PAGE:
The two photos above are from a reader, and I'm loving that "paper cut in my heart" imagery.

Who is Pentok, my friend?

I'll be there! And I'm reading (free) on Saturday at 3:30 p.m.!

Chhayal! My dear, uber-supportive friend who reads books! She's hosting me for a book event, which reminds me to tell you: I'LL COME TO YOUR BOOK CLUB, IN PERSON OR ON FACETIME! I'LL LEAVE EARLY OR READ A LITTLE OR TAKE QUESTIONS!

Julie took my first novel to the beach. The beach! February!!!! It's deceptively not a beach read, but she can handle it.

Bosco went down a few years ago. I loved him dearly. We recently had to put down another guy. This is our only cat  (for the moment), Story. I do have a thing for orange cats. I love this guy, but Bosco was so fabulous.

PS If you made it this far, I'll tell you some other stuff. I'll be at the Tucson Book Festival in early March. I'll be at the Associated Writing Conferences in Portland in late March. I just happily committed to a trip to the South, and I'm excited because I've never been there. More info soon. 

Wednesday, February 6, 2019

Brave Theater: Mel in 2019

I just had the opportunity to see Fountain Hills Theater’s production of Mel Brooks’ Broadway hit, The Producers. This was a reunion of sorts, the second time around. Fountain Hills has done this one before, and they brought it back with three of the original  showstoppers, including Scott Hyder as Max Bialystock. I saw it before, and I saw it this time—because I wanted my kids to experience it. More on that later. But the show is a must-see, a brave piece of Art, racy and raunchy and timely and true. New dates have been added. Go now.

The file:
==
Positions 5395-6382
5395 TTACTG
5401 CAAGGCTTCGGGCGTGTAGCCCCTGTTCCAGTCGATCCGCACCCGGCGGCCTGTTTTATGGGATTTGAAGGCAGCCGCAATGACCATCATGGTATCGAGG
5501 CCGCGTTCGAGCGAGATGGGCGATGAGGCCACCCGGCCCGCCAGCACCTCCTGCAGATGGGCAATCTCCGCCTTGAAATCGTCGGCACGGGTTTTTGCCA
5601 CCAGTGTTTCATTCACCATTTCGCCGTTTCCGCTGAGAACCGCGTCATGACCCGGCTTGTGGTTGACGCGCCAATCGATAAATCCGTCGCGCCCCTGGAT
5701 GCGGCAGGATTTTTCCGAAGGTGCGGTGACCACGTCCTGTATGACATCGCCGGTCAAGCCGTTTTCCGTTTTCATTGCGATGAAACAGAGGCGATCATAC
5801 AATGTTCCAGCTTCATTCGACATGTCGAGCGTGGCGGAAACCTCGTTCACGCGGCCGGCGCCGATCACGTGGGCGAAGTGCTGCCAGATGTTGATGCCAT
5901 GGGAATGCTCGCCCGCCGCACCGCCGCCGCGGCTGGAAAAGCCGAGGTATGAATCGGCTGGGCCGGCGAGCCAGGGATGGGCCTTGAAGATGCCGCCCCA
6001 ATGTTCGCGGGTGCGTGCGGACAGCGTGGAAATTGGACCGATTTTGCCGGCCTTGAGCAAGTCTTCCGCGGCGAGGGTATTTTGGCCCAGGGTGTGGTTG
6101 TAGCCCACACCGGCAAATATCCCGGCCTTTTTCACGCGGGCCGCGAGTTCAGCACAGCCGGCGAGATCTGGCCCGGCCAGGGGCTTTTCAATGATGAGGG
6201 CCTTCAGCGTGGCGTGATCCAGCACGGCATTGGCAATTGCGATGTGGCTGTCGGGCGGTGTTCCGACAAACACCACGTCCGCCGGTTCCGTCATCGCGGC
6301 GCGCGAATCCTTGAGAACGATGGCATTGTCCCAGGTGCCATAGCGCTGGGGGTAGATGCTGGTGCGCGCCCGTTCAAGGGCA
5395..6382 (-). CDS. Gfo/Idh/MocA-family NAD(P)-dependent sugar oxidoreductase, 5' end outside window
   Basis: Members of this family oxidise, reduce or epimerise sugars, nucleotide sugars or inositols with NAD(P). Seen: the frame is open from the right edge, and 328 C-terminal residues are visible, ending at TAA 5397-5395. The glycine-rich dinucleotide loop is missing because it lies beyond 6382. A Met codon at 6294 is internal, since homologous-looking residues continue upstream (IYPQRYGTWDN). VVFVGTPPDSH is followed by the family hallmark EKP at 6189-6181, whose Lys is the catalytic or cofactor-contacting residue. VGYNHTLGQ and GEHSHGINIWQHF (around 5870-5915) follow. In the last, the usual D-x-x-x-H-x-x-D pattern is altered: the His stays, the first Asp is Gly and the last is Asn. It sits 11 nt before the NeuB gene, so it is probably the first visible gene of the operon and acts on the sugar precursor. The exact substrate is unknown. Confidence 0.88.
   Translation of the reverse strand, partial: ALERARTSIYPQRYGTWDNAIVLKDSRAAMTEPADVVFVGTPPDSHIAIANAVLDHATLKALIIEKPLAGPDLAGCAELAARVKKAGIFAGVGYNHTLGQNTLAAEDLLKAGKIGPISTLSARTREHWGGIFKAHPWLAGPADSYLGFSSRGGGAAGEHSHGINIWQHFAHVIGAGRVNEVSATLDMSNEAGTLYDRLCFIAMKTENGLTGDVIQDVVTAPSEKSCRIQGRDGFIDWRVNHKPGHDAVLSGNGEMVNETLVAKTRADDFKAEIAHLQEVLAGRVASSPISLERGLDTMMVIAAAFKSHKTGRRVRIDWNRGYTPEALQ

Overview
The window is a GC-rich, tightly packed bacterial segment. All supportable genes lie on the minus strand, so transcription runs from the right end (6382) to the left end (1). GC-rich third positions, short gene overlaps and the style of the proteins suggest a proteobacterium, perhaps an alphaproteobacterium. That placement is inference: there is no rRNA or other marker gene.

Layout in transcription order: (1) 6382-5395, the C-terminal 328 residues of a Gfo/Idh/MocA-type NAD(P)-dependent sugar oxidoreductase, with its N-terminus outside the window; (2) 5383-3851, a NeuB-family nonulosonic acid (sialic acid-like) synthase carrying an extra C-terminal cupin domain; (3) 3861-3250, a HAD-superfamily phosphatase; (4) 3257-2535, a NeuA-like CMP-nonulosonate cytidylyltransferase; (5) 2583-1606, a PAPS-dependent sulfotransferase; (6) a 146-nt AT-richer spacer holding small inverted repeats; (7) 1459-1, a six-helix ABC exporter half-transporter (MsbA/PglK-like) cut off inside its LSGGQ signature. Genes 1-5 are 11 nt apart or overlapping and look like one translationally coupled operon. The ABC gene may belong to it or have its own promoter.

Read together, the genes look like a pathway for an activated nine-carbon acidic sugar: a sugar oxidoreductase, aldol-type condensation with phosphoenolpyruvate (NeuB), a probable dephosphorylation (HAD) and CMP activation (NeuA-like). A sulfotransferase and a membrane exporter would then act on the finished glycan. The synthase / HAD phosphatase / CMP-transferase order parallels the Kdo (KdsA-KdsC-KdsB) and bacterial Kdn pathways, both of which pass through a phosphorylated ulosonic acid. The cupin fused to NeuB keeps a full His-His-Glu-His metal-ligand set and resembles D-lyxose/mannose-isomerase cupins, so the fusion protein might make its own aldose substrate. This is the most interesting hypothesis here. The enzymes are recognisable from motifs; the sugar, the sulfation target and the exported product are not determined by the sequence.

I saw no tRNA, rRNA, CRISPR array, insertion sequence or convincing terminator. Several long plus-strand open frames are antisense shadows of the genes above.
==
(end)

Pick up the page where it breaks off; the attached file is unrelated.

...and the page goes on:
Before I get all review-ish on you, let me tell you my theatric credentials. None. I am a writer, though. Like a real one. And I saw Hamilton on tour. I see a few plays a year. I used to live in Manhattan where I frequently got discounted tickets at the TKTS box office that used to be in the World Trade Center—and I’m comforted by knowing that it was actually closed on September 11. That’s it. I am, however, and this is a biggie in connection to The Producers, a believer in the power of the Arts.